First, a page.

TOPPER’s amazing large-scale cast, handpicked by the producer, is what caps this supernatural misadventure, accurately advertised as “96 Roaring Minutes of Laughter.” Featuring Roach stock company thesps (Dorothy Christy, Anita Garvin), brilliant character actors (Arthur Lake, Eugene Pallette, J. Farrell MacDonald, Si Jenks, Irving Bacon, Doodles Weaver, Clem Bevans, Lionel Belmore, Eddy Chandler, Theodore van Eltz, Syd Saylor, Ward Bond), former silent-screen stars (Claire Windsor, Kenneth Harlan, Jack Mulhall, Betty Blythe) and up-and-coming newbies (Lana Turner), the roster also includes Six Hits and a Miss, Hoagy Carmichael (introducing “Old Man Moon”), and, best of all, as the Topper’s flustered, but steadfast loyal butler, Alan Mowbray (his response to employer Burke’s chide of “After all these years, are you trying to be funny?” is, alone, worth the purchase).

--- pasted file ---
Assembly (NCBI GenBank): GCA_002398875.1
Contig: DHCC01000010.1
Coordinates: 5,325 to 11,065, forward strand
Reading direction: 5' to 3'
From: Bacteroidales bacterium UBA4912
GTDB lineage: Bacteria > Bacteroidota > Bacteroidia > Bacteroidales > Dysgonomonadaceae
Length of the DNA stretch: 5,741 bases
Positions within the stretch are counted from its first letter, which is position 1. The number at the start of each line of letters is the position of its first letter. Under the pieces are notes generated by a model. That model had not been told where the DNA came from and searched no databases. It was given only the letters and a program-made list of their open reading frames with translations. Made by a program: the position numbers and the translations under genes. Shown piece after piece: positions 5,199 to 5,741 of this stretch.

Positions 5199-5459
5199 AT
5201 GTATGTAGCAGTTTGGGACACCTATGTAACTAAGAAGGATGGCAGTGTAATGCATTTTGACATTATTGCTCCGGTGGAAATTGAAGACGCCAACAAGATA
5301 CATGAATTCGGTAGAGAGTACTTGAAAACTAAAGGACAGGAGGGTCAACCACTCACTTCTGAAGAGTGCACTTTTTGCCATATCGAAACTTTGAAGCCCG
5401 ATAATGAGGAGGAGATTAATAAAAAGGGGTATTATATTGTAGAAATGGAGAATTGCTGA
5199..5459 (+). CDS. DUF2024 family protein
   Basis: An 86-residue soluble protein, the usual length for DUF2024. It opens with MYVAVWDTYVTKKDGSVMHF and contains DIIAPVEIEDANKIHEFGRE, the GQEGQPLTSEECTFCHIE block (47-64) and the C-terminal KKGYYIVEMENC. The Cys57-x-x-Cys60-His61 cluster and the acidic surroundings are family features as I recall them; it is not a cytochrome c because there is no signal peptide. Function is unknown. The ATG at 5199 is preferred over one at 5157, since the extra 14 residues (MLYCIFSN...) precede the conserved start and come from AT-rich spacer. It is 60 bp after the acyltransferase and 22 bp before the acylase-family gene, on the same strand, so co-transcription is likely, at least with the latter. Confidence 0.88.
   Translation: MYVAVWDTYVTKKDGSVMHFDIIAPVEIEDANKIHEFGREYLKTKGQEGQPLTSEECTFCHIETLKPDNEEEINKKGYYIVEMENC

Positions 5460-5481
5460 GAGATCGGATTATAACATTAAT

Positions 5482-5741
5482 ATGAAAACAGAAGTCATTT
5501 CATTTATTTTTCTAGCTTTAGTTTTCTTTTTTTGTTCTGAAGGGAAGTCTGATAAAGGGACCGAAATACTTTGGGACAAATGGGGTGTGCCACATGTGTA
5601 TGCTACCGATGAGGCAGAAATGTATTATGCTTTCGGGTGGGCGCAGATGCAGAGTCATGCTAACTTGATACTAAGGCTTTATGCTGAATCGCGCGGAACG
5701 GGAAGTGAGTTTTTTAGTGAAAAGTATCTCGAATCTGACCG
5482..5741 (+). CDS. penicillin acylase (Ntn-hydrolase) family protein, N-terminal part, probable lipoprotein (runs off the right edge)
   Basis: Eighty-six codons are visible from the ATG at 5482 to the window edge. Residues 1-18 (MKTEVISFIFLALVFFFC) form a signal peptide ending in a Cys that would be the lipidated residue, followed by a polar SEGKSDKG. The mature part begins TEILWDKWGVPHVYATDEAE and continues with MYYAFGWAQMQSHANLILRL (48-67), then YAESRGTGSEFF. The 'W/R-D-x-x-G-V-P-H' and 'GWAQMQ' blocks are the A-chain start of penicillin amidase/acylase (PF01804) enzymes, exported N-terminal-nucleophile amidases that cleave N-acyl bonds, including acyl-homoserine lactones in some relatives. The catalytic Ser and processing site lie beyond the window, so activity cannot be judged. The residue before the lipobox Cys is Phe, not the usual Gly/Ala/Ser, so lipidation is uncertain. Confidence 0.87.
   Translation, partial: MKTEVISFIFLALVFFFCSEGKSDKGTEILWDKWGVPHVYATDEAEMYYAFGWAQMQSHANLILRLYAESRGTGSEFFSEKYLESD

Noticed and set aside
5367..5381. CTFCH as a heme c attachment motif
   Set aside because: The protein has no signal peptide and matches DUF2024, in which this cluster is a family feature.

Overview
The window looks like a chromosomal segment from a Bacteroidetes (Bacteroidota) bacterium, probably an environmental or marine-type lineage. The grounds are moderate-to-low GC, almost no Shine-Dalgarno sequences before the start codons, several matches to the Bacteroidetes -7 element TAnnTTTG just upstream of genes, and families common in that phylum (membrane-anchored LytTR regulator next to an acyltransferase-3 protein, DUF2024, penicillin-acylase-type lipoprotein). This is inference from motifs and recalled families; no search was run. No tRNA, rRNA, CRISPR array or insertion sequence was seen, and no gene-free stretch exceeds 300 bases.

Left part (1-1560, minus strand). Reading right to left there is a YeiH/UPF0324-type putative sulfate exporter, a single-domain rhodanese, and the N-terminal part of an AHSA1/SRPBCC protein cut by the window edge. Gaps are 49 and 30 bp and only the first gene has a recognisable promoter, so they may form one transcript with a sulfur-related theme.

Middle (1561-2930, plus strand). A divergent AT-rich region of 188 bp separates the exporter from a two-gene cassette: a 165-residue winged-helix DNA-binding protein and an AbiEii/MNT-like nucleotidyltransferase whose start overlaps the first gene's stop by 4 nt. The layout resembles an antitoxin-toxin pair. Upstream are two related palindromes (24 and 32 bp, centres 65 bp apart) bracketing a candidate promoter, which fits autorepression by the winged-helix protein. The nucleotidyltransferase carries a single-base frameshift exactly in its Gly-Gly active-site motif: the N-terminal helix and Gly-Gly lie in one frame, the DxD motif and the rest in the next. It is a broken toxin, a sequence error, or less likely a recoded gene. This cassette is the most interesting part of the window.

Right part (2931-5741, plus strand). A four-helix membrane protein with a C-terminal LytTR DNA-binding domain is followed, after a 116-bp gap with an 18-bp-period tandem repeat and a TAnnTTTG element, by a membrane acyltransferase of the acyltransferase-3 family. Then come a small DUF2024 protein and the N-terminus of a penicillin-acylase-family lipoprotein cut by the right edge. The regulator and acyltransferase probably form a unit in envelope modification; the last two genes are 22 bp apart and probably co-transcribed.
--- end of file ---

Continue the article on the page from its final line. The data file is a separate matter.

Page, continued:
The 35MM transfer of TOPPER is an excellent one. The silky monochrome camerawork looks just groovy, whether gliding across the mammoth MGM sets, or dodging in and around Marion’s runaway panties. The original theatrical trailer is also included in the package.
Can hardly wait to see what’s further down the pike.
TOPPER. Black and white. Full frame [1.37:1; 1080p High Definition]; 2.0 DTS-HD MA. VCI/Blair and Associates, Ltd./MVD Visual. CAT # VCI9031. SRP: $29.95.